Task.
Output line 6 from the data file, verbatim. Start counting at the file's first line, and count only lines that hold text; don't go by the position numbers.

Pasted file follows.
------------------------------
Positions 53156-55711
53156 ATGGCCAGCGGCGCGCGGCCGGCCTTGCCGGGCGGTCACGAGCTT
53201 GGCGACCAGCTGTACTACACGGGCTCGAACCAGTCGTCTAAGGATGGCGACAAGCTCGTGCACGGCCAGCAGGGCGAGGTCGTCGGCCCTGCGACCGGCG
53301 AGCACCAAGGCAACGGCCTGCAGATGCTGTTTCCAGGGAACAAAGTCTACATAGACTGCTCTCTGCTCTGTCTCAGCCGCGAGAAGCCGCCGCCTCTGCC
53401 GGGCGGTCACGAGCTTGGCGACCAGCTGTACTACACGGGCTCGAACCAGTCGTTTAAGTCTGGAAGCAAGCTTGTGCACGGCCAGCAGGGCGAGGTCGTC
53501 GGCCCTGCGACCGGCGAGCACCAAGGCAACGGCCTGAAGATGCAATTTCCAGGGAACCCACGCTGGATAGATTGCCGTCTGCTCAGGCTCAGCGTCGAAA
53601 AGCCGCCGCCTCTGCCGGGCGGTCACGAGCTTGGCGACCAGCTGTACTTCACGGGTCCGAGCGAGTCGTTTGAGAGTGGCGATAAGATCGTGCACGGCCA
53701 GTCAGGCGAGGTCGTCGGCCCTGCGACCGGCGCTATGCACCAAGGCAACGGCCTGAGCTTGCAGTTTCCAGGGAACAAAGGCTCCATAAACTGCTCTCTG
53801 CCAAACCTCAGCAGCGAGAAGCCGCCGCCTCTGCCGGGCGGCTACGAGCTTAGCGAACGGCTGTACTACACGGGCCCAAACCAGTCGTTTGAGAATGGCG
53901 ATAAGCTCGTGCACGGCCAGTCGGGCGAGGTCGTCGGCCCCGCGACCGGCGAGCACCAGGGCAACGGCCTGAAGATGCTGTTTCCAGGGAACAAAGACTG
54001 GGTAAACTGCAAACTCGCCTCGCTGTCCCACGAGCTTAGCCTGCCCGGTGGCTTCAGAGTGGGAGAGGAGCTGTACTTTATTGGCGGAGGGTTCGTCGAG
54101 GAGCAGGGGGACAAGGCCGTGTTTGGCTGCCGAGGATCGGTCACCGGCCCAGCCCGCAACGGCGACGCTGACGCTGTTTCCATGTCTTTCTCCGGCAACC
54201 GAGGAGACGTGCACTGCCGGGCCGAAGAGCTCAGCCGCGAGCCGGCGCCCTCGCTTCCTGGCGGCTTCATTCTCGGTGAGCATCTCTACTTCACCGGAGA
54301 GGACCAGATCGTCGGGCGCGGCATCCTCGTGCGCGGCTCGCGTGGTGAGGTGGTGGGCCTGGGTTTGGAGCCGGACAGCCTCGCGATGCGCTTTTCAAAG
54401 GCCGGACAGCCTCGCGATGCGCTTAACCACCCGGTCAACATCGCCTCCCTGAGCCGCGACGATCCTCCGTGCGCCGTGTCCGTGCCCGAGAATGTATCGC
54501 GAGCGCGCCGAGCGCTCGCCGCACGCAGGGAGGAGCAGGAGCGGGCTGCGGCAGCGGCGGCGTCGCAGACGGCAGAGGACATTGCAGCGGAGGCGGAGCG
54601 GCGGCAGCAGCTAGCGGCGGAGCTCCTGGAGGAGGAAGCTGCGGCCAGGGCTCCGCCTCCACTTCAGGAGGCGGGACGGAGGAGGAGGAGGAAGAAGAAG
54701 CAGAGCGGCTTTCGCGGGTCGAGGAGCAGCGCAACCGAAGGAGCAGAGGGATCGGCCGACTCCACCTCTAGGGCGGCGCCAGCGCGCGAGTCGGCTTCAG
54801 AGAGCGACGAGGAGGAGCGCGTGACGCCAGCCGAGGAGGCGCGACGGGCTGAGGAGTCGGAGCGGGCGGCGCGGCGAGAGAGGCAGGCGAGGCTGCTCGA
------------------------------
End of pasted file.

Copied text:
53501 GGCCCTGCGACCGGCGAGCACCAAGGCAACGGCCTGAAGATGCAATTTCCAGGGAACCCACGCTGGATAGATTGCCGTCTGCTCAGGCTCAGCGTCGAAA